What Does A Spongeworthy Startup Look Like? THIS

If the mere mention of viral content on the web has conditioned you to roll your eyes, wondering what strange dumb video you’ll have to suffer through next, prepare yourself for an ecstatic revelation. Prepare to shift your surprise, horror, and delight to media that matters. And join the 30 million monthly visitors that now find their way to Upworthy.


Like any media or curated media site, Upworthy.com aims to feature viral content. What distinguishes the startup is its mission to “elevate and draw attention to the issues that really matter – from gay marriage to body image to global poverty – through irresistible social media.” You can still find adorable kittens and the opportunity to laugh at ridiculous behavior, but this is where you’ll watch things such as a congresswoman delivering a smackdown on an IRS contractor scamming the system.


If you’re a fan of the Colbert Report and The Daily Show brands of humor, Upworthy will speak your language. Not that the site is all about laughs. There’s plenty to sadden or inspire as well. Coverage of musician Zach Sobiech’s battle with cancer helped raise money for research charity while boosting the single “Clouds” to the top in iTunes.


Aspiring to be “the right media company for the moment,” Upworthy has drawn attention that rivals the traffic of other sites like Buzzfeed, which receives close to 50 million unique visitors per month. The combination of irreverence, great titles, a keen eye of content, and masterful social sharing has proven enormously successful.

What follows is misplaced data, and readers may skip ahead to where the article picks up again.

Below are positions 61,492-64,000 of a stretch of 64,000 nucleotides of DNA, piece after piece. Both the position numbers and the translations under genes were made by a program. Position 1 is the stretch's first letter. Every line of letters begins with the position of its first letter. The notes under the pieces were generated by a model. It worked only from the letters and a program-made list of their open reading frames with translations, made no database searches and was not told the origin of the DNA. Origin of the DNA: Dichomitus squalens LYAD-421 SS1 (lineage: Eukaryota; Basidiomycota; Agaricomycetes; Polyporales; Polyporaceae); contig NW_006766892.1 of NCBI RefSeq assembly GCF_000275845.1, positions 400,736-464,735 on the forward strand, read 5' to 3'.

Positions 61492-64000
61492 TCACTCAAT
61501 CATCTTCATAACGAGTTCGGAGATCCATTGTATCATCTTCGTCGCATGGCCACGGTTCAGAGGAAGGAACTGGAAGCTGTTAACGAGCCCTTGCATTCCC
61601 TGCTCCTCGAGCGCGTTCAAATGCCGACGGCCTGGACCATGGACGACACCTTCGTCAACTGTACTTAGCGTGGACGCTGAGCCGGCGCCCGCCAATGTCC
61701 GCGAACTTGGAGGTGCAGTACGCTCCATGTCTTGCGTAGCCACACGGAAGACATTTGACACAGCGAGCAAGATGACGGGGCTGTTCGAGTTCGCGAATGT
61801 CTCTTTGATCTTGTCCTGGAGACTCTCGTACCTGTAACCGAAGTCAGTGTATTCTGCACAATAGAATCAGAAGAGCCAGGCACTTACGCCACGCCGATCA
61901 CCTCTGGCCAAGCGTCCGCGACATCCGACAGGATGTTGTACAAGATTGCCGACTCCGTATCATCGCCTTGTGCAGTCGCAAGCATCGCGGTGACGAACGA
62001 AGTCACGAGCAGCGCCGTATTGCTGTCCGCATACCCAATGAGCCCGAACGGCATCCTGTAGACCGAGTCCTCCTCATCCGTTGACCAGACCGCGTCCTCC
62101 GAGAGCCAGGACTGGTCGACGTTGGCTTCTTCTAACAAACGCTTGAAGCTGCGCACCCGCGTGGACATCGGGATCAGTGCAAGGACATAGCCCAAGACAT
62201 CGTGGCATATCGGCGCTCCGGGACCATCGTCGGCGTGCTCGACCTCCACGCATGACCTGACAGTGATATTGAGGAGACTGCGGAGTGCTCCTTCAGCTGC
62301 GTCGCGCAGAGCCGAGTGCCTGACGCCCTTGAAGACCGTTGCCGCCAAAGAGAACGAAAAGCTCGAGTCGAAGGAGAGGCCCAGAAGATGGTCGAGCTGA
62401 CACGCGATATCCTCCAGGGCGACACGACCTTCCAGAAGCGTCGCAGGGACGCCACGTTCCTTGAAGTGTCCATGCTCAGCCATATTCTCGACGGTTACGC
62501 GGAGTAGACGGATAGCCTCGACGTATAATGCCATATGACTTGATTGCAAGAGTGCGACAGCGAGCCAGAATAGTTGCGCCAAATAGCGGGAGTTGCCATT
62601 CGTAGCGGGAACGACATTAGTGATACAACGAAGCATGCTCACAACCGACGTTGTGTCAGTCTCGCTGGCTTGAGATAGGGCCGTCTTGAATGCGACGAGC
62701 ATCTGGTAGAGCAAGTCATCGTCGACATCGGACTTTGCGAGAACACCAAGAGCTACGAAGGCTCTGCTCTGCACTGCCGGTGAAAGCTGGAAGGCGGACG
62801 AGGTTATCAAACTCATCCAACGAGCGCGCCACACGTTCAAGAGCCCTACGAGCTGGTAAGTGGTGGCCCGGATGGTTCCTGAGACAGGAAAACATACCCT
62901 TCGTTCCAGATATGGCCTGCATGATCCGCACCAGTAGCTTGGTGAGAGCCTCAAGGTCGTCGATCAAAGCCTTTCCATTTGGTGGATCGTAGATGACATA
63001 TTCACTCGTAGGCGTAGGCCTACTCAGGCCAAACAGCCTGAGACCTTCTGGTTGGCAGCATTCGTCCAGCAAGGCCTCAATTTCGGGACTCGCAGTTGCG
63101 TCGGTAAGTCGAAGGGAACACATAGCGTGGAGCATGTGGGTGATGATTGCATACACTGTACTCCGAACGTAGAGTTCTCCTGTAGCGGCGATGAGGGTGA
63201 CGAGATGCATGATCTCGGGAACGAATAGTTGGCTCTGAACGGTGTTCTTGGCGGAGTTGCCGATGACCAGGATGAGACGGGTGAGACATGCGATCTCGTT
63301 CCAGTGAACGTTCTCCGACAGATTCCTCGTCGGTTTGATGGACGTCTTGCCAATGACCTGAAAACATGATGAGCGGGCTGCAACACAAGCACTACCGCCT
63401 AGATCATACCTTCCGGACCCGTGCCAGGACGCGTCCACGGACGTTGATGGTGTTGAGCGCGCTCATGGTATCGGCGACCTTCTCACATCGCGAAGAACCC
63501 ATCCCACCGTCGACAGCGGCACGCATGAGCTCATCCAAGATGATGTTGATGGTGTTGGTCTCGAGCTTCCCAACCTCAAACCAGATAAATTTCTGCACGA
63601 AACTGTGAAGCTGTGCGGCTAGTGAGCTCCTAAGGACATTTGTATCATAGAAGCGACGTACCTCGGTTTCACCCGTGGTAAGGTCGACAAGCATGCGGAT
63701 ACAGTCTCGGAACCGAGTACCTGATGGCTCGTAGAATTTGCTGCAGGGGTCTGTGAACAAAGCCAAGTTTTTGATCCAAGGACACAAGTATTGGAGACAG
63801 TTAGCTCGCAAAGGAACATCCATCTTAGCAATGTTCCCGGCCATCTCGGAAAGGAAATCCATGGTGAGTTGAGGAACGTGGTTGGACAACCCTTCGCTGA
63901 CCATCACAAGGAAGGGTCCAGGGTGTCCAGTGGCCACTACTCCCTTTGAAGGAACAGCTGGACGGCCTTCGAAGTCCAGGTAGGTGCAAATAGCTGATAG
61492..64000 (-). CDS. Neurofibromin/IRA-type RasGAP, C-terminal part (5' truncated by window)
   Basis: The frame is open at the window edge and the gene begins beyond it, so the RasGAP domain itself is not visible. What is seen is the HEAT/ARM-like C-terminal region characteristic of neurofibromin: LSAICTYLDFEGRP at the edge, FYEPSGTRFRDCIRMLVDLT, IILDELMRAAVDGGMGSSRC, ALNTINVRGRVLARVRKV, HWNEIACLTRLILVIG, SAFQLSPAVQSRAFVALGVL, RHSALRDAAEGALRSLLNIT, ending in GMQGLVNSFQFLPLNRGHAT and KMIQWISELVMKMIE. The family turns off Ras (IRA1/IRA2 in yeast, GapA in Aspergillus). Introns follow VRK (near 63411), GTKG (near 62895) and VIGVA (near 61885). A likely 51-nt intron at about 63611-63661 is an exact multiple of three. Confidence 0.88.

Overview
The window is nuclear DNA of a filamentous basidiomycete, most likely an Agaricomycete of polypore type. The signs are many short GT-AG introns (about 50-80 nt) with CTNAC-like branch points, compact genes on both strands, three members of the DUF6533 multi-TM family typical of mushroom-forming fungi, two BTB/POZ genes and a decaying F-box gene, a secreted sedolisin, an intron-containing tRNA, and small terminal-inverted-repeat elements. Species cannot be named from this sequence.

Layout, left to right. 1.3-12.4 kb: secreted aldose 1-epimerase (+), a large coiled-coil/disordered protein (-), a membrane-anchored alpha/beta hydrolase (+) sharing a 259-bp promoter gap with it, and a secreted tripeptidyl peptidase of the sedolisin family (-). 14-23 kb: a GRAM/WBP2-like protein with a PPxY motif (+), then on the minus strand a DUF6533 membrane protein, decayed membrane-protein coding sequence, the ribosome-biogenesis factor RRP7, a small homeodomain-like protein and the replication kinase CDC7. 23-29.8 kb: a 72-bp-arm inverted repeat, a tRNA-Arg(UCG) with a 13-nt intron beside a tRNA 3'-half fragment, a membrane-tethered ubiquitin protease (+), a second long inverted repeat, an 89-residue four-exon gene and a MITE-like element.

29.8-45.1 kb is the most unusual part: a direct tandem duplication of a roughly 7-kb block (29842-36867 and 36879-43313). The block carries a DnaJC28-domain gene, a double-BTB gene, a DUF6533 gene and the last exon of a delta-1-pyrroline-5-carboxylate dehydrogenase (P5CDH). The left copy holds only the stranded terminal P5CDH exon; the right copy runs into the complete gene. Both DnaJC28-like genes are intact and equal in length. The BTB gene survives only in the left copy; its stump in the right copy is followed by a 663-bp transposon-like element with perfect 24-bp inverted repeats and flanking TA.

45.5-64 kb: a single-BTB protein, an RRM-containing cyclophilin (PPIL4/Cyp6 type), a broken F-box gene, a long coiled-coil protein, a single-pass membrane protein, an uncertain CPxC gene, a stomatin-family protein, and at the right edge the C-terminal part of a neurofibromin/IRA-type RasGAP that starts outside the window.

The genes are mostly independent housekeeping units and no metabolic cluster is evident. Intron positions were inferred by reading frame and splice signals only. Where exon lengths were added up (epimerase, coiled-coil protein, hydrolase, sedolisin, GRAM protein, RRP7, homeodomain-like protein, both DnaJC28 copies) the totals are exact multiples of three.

We’re Not Worthy, We’re Not Worthy

Upworthy was co-founded by Eli Pariser and Peter Koechley. Pariser, an internet activist, served as the Executive Director at moveon.org for four years and remains active as the Board President. Pariser also co-founded Avaaz.org. Koechley was a managing editor at The Onion beforehand. Stories like “Hey, Look! It’s The Same People Who Are Blocking The Same Rights Again And AGAIN” echo the wit of the comedic news source.


Near the end of 2012, Upworthy nabbed $4 million from New Enterprise Associates and angel investors to continue building. A little over a year old, the site has recently begun experimenting with sponsored posts to bring in revenue. Upworthy is currently running the series “Workonomics” in conjunction with the AFL-CIO.


If you’re comfortable with certain people hacking the government, then you’ll definitely want to monitor what this startup can do.


Photo Credits

Upworthy | BemDevassa